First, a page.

La Grande wants Amtrak’s return to Eastern Oregon

Passengers prepare to board an Amtrak train in La Grande in this 1996 photo. (File photo)

LA GRANDE — Cook Memorial Library’s community room was probably as crowded late Saturday morning as the Union Pacific Railroad depot in La Grande was on Sept. 27, 1937, when people waited there for the train carrying President Franklin Delano Roosevelt to arrive.

FDR was asleep when his train stopped in La Grande around 12:30 a.m., but First Lady Eleanor Roosevelt appeared and spoke briefly to the crowd.

Few, if any, of the more than 100 people at La Grande’s library Saturday were the same ones who saw FDR’s train arrive in 1937, but many lived here when La Grande had passenger train service. The desire to see passenger rail service return to Northeast Oregon is what drew the crowd to Saturday’s Eastern Oregon Rail meeting.

Those in the audience included an individual who wrote on a display paper asking people why people want passenger train service: “I’m 79 — don’t know how much longer I can drive long distances. I need to travel monthly to Boise and Portland.”

This 79-year-old and many others learned how their dream could become reality during a presentation by the all-volunteer nonprofit Association of Oregon Rail and Transit Advocates, with help from All Aboard Washington. The association would like to revive at least the Portland to Boise portion of the old Amtrak Pioneer route, which was discontinued in 1997 because of funding issues.

“We need your help if (the return of passenger train service) is going to happen. It will be a longer term effort,” said association President Joe Nuxoll of Eugene.

The need for passenger train service in Northeast Oregon is greater now than it was in 1997, Nuxoll said. A big reason: Greyhound now provides one scheduled bus route traveling east and one going west a day. Twenty-two years ago, at least two westbound and two eastbound buses made daily stops in La Grande.

Nuxoll would like to see as much of the Pioneer route, which ran from Portland to Salt Lake City, restored as possible. However, he said it is more realistic to start small by first attempting to restore the Portland to Boise route.

The Association of Oregon Rail and Transit Advocates president said when people speak up to support Amtrak, they need to address one of its most common criticisms — that it’s subsidized. Nuxoll called that a weak and unfair argument because all modern transportation receives substantial government funding.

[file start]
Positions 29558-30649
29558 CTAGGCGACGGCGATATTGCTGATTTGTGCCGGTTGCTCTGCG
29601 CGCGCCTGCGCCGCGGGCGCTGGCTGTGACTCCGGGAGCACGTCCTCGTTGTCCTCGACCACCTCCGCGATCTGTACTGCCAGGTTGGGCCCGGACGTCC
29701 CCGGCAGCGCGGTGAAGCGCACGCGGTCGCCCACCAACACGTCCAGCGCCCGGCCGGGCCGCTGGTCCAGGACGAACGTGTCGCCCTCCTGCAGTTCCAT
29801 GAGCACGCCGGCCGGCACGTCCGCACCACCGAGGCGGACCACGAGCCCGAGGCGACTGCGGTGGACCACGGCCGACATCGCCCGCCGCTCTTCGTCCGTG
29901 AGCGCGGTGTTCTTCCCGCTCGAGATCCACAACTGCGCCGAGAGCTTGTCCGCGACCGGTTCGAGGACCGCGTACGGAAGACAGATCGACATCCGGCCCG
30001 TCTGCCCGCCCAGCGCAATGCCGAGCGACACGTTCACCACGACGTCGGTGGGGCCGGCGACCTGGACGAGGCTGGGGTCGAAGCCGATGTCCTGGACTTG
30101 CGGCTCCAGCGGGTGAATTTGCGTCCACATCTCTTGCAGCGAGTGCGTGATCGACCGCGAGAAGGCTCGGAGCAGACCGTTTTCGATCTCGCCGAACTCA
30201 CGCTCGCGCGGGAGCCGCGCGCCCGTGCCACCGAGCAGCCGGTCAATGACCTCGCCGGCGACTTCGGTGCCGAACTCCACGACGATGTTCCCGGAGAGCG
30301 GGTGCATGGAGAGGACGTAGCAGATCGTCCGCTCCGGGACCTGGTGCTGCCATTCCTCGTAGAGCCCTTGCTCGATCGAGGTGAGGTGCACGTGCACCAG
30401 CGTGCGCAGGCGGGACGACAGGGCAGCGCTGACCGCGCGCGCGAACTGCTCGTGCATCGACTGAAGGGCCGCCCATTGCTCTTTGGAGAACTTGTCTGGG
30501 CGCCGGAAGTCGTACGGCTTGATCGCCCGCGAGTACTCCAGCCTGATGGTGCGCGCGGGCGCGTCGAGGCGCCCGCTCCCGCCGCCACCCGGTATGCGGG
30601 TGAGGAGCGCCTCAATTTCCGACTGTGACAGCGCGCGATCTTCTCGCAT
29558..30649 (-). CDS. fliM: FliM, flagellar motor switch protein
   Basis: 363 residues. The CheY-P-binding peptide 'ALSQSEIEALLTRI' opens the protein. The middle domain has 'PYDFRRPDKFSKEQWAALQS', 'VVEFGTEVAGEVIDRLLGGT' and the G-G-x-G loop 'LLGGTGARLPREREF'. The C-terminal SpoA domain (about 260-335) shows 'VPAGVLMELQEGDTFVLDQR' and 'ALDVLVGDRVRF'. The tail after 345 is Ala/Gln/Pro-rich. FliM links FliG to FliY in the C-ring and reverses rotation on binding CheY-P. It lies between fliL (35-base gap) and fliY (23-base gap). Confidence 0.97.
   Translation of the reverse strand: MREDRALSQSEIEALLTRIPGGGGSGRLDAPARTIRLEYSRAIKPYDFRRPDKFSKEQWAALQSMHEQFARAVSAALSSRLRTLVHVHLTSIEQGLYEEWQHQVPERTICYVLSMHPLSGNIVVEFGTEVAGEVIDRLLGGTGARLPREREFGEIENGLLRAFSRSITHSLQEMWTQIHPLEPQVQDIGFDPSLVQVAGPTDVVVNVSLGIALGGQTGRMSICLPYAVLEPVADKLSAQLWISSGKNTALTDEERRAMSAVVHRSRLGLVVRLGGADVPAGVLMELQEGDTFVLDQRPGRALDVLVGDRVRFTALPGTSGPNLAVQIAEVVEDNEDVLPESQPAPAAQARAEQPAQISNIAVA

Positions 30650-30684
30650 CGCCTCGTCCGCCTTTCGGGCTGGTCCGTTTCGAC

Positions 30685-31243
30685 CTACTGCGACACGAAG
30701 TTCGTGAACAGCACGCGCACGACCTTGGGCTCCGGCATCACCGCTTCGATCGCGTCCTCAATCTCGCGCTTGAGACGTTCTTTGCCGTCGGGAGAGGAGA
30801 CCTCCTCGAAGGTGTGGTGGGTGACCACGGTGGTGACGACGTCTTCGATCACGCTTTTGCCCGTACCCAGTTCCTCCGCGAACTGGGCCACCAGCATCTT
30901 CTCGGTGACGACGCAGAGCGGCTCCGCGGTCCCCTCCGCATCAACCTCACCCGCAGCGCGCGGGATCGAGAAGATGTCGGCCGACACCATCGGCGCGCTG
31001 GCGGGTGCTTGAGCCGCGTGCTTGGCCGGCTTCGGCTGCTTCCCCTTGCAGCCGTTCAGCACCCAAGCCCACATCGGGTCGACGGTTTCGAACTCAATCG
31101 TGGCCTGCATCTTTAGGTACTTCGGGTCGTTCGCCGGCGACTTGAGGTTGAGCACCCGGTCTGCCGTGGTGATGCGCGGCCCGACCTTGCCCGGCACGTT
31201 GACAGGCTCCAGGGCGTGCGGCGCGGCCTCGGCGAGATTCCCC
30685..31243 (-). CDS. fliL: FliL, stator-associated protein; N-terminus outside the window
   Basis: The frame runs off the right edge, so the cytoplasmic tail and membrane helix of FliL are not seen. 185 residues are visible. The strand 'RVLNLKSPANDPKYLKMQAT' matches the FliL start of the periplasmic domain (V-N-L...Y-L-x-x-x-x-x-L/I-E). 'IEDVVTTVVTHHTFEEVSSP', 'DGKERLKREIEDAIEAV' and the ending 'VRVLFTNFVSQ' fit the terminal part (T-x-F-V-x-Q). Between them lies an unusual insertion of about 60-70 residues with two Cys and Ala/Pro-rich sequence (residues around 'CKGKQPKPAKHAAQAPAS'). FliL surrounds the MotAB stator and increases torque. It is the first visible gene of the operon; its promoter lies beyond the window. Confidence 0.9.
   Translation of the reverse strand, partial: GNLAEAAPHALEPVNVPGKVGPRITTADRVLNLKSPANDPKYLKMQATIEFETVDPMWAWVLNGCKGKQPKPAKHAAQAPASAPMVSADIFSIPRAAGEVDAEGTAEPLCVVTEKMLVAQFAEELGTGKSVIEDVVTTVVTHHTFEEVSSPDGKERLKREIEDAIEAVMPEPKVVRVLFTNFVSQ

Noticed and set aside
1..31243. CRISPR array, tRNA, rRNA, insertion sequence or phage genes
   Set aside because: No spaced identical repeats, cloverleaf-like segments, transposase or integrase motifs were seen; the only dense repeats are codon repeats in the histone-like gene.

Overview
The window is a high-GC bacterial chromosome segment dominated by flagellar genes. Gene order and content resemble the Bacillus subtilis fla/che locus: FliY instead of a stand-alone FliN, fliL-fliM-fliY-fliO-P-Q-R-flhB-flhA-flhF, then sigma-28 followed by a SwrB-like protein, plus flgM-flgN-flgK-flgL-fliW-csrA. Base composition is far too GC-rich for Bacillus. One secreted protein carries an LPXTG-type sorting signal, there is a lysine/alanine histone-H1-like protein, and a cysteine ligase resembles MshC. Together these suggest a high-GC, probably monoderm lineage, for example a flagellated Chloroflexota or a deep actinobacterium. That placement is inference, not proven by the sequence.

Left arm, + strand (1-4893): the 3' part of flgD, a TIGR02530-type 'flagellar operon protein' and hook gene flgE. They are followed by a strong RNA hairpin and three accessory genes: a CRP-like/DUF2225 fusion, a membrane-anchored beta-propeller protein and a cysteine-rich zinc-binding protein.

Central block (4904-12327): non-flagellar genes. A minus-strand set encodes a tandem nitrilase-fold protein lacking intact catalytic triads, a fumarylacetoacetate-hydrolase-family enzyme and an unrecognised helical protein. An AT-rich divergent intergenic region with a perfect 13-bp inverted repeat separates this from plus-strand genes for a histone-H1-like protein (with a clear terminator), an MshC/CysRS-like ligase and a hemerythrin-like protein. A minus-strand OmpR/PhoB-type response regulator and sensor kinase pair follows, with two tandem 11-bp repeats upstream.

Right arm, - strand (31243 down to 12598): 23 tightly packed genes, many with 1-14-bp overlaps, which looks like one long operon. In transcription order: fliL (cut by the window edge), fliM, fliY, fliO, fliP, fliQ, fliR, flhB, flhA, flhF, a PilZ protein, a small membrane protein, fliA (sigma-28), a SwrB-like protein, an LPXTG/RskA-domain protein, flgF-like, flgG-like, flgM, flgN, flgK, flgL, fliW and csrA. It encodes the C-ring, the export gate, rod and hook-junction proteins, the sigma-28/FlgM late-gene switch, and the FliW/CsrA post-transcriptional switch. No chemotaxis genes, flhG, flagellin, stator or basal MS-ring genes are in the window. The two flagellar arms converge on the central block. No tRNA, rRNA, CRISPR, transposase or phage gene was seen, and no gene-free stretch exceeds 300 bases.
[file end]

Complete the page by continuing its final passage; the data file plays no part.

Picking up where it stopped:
Virtually all highway construction and maintenance is funded by the government, he said, and airports receive significant levels of government assistance.

Nuxoll said the best way to get members of Congress to look into expanding Amtrak routes is for city councils and county commissions to pass resolutions supporting local and regional passenger rail service. When senators and members of Congress learn of the resolutions, they will know the people they represent want passenger trains to return.

Mark Meyer of Portland, an association board member, said he believes there is strong bipartisan support in Congress for expanding Amtrak.

U.S. Sen. Ron Wyden, D-Portland, supports Amtrak, according to Jeff Broderick, a graduate student at Portland State University who is earning a master’s degree in urban planning.

He noted that U.S. Rep. ­Peter DeFazio, D-Eugene, chairman of the House Committee on Transportation and Infrastructure, is in a good position to help boost Amtrak’s expansion.

Broderick, like others at Saturday’s meeting, emphasized the importance of communicating with legislators about restoring Amtrak service in Northeast Oregon.

“Your first step should be contacting your legislators,” he said.

Part of Amtrak’s problem, he said, is the weak mandate given to the rail service when the government created it in 1971. That makes getting large sums of money from Congress difficult.

“It is a fight for it to get funding from Congress each year,” Broderick said.

Many of those attending the meeting said they miss passenger train service, and the atmosphere in the library’s community room was one of hope and excitement.

“You have priceless enthusiasm,” said Louis Musso, a member of All Aboard Washington.

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